A team at the Johnson Matthey site at Pilar near Buenos Aires are transforming the plant’s waste practices, spreading the message and creating spin off benefits in the community

Transforming Waste in Argentina

The site is part way through a programme of continuous improvement to reduce waste. After an initial hit of reducing waste to landfill by 17%, the team set about progressing their task on both a behavioural and practical level.
Changing attitudes is an important part of achieving sustainability and the Pilar team were pleasantly surprised by the immediate response to the communication plan and how swiftly cultural change took root. On the practical level, waste bags and containers were colour coded to denote the type of waste and ensure segregation at source.

In 2011/12, around 3,000kg of paper and cardboard were sent for recycling along with around 160kg of PET plastic bottles, 460kg packaging cartons and over 10kg of cans – this equates to around 10% of the total waste for the year. Arrangements are also in place for the separate collection and recycling of electrical equipment and batteries.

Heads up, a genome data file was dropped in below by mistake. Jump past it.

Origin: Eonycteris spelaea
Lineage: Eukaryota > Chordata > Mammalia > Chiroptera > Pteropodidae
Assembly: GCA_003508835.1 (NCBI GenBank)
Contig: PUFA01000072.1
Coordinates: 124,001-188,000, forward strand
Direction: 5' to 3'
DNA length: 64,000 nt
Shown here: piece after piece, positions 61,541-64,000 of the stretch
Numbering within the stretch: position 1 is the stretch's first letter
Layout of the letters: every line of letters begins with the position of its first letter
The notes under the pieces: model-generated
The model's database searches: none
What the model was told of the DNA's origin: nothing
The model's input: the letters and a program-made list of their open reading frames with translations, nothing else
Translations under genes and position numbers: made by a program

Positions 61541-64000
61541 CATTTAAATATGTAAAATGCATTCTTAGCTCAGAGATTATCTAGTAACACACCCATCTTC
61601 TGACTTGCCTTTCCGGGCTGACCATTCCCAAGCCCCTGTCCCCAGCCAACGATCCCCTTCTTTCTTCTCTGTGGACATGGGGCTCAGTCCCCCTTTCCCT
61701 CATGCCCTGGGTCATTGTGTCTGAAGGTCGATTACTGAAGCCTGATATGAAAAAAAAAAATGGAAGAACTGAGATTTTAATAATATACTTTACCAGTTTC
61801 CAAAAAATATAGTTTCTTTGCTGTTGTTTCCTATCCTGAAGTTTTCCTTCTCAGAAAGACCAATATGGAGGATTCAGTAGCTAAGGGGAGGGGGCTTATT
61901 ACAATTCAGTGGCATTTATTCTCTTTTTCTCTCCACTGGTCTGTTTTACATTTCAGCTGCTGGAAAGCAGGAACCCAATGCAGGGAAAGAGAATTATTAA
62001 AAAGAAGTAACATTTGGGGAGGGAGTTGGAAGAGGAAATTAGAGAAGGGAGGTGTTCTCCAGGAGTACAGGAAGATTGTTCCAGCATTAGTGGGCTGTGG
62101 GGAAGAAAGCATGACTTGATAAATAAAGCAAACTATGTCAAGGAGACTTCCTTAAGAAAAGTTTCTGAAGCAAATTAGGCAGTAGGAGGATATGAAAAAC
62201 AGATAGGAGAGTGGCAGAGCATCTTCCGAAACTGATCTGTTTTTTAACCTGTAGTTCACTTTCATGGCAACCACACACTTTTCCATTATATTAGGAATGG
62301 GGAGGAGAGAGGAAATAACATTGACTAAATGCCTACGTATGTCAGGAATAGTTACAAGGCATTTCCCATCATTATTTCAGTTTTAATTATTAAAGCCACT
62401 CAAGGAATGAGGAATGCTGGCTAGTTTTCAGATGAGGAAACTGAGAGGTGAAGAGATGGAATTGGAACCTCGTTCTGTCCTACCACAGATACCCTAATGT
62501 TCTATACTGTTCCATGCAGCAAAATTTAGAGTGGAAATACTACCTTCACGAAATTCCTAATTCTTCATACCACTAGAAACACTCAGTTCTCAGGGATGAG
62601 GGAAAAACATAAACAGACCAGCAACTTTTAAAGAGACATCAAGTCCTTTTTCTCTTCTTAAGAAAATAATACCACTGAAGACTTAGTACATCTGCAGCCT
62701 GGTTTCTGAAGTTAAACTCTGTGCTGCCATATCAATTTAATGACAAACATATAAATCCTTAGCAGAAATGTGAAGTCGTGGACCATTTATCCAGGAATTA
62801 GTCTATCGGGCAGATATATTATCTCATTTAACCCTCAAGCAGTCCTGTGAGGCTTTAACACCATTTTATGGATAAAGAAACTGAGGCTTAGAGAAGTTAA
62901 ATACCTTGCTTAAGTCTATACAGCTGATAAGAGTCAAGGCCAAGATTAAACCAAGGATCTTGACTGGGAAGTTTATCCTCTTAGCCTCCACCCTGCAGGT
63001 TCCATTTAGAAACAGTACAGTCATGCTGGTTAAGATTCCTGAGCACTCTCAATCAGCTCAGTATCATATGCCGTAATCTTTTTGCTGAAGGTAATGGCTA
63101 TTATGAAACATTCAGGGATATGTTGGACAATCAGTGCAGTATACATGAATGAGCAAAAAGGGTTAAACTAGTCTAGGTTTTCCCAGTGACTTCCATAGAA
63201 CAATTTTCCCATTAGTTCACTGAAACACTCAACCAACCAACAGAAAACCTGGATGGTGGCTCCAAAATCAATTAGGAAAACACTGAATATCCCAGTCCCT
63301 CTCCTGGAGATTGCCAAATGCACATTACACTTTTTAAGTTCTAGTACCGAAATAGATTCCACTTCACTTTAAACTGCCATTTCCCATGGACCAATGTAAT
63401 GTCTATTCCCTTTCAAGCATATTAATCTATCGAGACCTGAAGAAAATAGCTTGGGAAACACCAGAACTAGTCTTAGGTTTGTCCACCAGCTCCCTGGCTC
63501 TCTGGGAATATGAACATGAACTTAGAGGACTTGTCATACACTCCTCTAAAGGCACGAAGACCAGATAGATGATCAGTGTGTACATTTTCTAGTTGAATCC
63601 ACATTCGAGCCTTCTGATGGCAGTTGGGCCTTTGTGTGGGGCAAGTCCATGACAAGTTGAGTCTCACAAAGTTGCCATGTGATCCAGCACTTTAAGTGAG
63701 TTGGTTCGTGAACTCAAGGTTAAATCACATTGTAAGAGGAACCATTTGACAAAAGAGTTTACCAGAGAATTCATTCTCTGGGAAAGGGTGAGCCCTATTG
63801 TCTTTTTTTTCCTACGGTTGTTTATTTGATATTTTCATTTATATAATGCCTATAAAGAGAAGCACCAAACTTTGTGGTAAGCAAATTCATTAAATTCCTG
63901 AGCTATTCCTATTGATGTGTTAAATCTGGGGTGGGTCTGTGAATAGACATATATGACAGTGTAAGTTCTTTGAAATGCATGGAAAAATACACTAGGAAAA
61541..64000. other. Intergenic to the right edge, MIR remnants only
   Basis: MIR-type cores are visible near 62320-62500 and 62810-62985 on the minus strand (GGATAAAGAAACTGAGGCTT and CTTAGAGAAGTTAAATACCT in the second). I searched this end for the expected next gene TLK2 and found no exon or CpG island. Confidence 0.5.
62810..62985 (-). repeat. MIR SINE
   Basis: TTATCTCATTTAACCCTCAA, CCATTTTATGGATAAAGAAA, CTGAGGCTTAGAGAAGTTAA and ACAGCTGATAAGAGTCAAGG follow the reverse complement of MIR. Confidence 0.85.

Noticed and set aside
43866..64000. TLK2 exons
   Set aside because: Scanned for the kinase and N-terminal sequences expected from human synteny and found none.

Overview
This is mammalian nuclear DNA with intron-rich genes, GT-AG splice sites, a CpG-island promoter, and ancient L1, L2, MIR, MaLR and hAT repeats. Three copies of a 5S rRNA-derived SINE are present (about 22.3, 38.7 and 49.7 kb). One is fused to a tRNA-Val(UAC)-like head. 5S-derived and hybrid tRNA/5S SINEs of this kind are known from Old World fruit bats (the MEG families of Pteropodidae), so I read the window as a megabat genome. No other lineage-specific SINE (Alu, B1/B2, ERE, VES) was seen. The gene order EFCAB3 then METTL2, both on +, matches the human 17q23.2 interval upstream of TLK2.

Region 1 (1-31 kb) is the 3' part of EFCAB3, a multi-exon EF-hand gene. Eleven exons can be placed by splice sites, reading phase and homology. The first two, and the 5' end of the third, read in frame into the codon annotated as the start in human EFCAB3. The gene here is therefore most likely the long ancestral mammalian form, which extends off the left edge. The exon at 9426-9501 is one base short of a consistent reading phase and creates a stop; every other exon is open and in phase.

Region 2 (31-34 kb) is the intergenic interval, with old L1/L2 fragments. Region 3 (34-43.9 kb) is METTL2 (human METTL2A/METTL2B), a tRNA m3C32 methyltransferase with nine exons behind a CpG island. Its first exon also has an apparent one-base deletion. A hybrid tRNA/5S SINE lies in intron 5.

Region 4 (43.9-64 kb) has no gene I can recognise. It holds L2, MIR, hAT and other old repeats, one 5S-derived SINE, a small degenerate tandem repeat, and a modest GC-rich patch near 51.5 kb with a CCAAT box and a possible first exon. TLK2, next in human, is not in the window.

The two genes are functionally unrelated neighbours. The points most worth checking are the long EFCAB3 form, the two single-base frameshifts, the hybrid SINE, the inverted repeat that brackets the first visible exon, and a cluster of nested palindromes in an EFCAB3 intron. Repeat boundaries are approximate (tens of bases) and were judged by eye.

Recycling is an economic activity in Argentina and the waste for recycling was donated to a local foster home which sold it on to raise vital funds. The foster home, El Jagüel de Maria, which cares for children who have suffered abuse or malnutrition at home, has used the proceeds for essential expenses such as gas and electricity and even food for the children.

The Johnson Matthey site at Pilar is one of more than 190 companies on an industrial park. Its neighbours have shown an interest in following these new waste practices and a group of companies have joined forces and use the same contractor for recycling collections. Johnson Matthey's Sustainability 2017 Vision and implementation have been accepted as best practice in this local community. The site plans to help the recycling company to understand how best to recycle the materials and at the same time generate local employment. Johnson Matthey has also provided safety training to over 500 participants at a local recycling centre.